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A Long Time Ago, in a Far-Away Place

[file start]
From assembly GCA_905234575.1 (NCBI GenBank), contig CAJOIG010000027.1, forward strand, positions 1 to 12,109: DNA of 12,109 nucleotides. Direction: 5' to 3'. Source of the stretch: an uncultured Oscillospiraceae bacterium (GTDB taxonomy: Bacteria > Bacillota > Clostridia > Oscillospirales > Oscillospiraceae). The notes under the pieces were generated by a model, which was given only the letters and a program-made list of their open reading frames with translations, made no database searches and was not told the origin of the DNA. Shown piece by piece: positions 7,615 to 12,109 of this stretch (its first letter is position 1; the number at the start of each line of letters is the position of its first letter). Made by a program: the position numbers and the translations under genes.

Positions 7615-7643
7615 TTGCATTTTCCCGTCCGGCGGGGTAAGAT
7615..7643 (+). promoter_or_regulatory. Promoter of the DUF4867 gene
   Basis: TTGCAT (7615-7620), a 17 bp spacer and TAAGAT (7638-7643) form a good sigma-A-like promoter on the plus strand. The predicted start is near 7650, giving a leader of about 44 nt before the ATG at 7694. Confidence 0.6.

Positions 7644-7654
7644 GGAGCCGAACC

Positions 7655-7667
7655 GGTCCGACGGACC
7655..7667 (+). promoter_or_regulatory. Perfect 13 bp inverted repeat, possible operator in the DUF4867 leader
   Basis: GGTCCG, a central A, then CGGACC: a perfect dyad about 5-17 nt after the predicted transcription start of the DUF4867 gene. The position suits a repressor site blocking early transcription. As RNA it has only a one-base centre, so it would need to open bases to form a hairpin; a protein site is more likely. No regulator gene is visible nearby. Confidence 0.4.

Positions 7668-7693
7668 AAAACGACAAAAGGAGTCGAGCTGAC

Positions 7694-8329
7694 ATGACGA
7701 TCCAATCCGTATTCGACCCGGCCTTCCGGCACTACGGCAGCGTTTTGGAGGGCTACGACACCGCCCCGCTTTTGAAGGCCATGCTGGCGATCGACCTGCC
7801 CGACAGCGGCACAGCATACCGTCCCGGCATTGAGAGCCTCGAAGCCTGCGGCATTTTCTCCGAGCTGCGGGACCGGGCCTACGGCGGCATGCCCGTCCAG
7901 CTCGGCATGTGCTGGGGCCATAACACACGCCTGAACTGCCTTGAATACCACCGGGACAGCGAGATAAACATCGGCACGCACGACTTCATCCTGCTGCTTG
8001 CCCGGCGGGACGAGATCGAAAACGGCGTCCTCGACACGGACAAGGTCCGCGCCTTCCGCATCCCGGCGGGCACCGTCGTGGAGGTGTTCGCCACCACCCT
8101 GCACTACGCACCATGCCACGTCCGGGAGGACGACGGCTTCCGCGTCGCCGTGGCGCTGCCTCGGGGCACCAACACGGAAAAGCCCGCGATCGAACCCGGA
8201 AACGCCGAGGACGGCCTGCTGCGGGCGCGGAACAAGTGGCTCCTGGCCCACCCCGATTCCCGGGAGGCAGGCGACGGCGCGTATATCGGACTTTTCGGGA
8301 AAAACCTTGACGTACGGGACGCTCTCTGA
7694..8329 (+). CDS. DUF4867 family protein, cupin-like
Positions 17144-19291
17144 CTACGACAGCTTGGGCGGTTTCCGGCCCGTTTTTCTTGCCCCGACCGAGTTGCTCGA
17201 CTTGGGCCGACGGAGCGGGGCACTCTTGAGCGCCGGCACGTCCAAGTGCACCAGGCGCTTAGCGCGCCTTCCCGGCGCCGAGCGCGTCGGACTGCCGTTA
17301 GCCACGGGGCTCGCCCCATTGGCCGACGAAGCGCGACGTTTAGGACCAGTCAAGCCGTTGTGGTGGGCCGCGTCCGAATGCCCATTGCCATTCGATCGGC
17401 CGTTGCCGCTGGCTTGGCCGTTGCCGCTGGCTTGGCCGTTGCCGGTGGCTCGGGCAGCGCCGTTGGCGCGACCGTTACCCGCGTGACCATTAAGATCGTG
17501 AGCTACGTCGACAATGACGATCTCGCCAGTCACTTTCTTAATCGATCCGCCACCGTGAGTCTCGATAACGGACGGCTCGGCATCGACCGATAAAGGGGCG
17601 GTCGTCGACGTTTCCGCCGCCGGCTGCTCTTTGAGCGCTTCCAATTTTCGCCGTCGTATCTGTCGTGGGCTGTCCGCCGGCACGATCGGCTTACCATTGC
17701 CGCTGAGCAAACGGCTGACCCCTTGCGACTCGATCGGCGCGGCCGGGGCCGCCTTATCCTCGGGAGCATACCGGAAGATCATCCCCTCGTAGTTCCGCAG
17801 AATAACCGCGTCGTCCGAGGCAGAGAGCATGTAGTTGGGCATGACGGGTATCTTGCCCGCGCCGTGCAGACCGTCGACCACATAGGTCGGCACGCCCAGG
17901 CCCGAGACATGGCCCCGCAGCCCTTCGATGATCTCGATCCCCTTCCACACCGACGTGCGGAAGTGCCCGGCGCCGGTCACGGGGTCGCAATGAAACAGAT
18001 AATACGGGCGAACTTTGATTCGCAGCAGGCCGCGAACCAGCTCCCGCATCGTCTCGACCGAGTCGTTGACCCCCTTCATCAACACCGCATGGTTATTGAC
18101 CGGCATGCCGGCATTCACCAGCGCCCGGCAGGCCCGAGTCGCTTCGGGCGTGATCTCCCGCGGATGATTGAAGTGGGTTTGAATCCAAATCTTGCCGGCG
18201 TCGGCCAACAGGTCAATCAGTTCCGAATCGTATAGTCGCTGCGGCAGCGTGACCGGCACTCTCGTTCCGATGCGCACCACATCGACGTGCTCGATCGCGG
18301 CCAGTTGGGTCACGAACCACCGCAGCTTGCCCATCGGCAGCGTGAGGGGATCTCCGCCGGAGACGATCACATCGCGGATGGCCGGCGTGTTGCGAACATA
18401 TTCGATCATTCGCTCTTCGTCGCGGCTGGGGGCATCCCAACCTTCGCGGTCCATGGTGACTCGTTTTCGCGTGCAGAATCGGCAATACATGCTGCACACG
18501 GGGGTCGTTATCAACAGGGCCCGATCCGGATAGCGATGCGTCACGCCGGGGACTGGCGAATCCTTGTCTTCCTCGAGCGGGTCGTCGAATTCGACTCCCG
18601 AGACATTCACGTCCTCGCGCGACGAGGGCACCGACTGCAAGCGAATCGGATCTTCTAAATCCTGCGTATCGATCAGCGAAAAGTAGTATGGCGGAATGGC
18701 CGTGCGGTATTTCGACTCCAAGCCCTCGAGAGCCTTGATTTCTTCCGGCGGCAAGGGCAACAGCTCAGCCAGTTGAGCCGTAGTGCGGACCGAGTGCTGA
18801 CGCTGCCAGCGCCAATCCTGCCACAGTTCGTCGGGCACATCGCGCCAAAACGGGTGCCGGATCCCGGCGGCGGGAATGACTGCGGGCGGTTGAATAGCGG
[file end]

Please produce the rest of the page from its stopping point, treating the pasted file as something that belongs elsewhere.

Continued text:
A Long Time Ago, in a Far Away Place Gil was not Gil Trenton, though that was the mask he wore. He found it was easier that way. But he never lied to anyone, they just automatically thought that he was eccentric, or mad. It was probably for the best. It made it easier for him to do what he had to do. Better the loony bastard who thinks he’s a wizard than the weapon of mass-destruction that needs to be locked up. And not, he’s not mad. That’s just what he wants you to think. Gil Trenton was a fairly ordinary boy as far as boys are concerned. He liked to play and get dirty, his mum always fussed about taking a bath. He had an active imagination, always coming up with stories about wizards going on fantastic adventures and the like. And then he died. Well, maybe died wasn’t the right word exactly, subsumed was more accurate. It was painless, swift. The lad didn’t even know what was happening. He was still there somewhere, at least, little bits and pieces of him, in the back of Gil’s mind. It had happened seven years ago. Gil Trenton’s father was an archaeologist, and with a team made up of five doctors from all different countries, he had unearthed something hitherto unheard of in antiquity. In fact, it was still unheard of because the archaeologists had sworn each other to secrecy until they could be sure of exactly “it” was. That, of course, didn’t stop them from celebrating the find. They had commissioned a yacht on the coast near Blackpool for them and their families. And so, Gil’s mother and father and Gil had packed a bag each for the weekend and headed down to the coast. They wouldn’t depart from the docks until sunset, and so the families were left to mingle for most of the day. Gil liked the family from Africa. They were very nice and smiled easily. But the Russians scared him. Or at least, the extended family. There seemed to be a large contingency of stern men in black suits. One of the children, a blond, smarmy-looking kid with a pinched face saw Gil staring and stuck out his tongue. “Nikolai!” called a stern voice then, and the blond boy frowned and turned away. “Don’t mind him,” came a heavily-accented voice from behind him. “Niko is pain in pants.” Gil Trenton turned, and blinked once or twice. The girl before him looked like a fairy princess. She had long, blonde hair that flowed in the breeze, with blue eyes that mirrored the ocean in their depth. “He is cousin,” she explained in broken english as Gil Trenton kept staring at her like a loon. “I am Sonia.” “Sonia?” he repeated lamely.